10. Learned counsel for the assessee has further pressed upon us that in any case the assessee has declared his unequivocal intention of treating the property as that of an HUF by filing returns in the status of an HUF continuously during the years under consideration and even thereafter and, therefore, it would be reasonable to presume that the property in question was a part of the HUF property. In support of this submission learned counsel has relied upon Mohan Rao v. Satyanarayana : 84ITR685(AP) and Thakur Hari Singh v. CIT . In Thakur Hari Singh's case this court observed as follows (p. 279):
'It is noteworthy that the assessee has been filing his returns as a Hindu undivided family for quite a number of years. In the assessment year preceding the assessment year we are considering the department had accepted the status of the assessee as that of a Hindu undivided family. Therefore, the course of conduct of the assessee as also what he had declared in the returns show that he had expressed the intention about this property being treated as the property of the Hindu undivided family. According to Rule 19A of the Income-tax Rules, the return has to be verified and the assessee has to sign the same as a solemn document.'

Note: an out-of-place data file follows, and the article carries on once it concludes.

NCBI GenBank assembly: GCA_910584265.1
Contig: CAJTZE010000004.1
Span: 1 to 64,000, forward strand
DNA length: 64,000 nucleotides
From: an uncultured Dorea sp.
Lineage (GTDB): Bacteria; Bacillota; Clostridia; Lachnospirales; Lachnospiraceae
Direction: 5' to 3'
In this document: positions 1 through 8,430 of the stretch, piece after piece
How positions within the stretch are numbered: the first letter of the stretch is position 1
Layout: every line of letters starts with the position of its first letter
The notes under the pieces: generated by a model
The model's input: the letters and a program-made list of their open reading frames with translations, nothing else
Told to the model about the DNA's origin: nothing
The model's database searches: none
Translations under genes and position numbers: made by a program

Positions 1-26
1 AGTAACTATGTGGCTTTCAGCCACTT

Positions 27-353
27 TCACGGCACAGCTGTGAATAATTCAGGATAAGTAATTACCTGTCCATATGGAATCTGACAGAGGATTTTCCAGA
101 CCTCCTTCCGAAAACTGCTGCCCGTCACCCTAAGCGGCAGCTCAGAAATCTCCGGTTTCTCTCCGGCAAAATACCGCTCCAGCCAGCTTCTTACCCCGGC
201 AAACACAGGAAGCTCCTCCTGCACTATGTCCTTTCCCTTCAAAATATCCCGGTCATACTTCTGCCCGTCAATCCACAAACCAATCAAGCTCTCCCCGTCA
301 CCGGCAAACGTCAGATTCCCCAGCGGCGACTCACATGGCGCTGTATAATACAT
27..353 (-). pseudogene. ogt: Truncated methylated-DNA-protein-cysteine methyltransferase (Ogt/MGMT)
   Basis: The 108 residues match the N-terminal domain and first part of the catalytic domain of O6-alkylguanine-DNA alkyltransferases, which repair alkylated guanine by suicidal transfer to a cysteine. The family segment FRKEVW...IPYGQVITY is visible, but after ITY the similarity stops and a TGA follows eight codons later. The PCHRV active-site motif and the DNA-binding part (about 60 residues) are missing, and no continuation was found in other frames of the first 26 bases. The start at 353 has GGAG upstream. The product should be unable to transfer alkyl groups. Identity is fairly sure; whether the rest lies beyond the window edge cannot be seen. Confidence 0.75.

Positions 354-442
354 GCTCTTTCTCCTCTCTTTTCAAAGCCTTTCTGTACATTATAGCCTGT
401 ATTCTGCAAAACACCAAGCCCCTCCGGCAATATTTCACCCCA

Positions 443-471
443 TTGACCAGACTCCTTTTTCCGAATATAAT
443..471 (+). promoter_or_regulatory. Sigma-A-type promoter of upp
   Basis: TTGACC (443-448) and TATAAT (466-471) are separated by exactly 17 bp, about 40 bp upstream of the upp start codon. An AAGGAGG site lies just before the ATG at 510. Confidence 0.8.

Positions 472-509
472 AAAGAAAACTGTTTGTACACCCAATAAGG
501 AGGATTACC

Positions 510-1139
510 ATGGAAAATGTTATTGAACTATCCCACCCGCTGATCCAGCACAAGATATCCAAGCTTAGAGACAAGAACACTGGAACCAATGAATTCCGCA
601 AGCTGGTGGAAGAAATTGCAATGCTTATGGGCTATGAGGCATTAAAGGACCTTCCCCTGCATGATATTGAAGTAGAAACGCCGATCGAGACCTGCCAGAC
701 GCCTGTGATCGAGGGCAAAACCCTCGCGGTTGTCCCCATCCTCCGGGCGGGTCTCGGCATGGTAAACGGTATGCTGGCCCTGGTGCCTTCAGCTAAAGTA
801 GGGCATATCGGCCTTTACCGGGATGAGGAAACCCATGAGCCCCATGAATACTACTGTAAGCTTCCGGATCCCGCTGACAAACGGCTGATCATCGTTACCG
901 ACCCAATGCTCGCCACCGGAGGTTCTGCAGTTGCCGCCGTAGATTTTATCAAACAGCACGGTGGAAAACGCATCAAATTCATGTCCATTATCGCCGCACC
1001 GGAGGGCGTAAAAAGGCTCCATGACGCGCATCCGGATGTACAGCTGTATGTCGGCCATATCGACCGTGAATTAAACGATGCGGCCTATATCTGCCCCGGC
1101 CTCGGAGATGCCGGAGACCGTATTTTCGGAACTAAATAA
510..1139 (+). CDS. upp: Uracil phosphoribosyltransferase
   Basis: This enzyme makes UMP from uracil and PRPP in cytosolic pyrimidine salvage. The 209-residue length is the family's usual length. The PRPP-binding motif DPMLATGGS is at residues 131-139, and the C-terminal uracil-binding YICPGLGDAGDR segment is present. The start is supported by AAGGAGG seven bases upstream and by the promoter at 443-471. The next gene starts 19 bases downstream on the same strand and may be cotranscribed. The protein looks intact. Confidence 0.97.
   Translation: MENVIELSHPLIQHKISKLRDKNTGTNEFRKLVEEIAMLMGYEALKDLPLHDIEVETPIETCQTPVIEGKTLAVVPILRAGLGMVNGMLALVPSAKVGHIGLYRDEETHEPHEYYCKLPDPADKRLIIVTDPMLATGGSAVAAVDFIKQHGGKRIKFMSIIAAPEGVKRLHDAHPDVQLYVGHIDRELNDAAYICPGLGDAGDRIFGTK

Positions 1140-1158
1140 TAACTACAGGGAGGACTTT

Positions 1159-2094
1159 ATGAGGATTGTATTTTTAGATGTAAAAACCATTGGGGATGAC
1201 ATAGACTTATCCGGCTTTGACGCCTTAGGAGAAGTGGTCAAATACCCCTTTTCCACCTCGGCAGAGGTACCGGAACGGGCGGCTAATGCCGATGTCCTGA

11. Similarly, in Mohan Rao's case : 84ITR685(AP) it was held that it was manifest from the conduct of the 1st defendant, in the absence of any explanation, that the statement in the return was deliberately made out of his own volition abandoning or giving up his interest in the self-acquired property and impressing it with the character of joint family property and the fact that the ITO did not accept his statement was of no consequence.
12. It is true that in the present case the assessee had filed returns in the status of an individual up to the year 1957-58, but it is trite that the principle of res judicata cannot be pressed into service in a matter like this.
13. In view of what we have observed above, we hold that, in the facts and circumstances of the case, the Tribunal was right in determining the status of the assessee as an HUF. The question is thus answered in the affirmative. However, the parties are left to bear their own costs.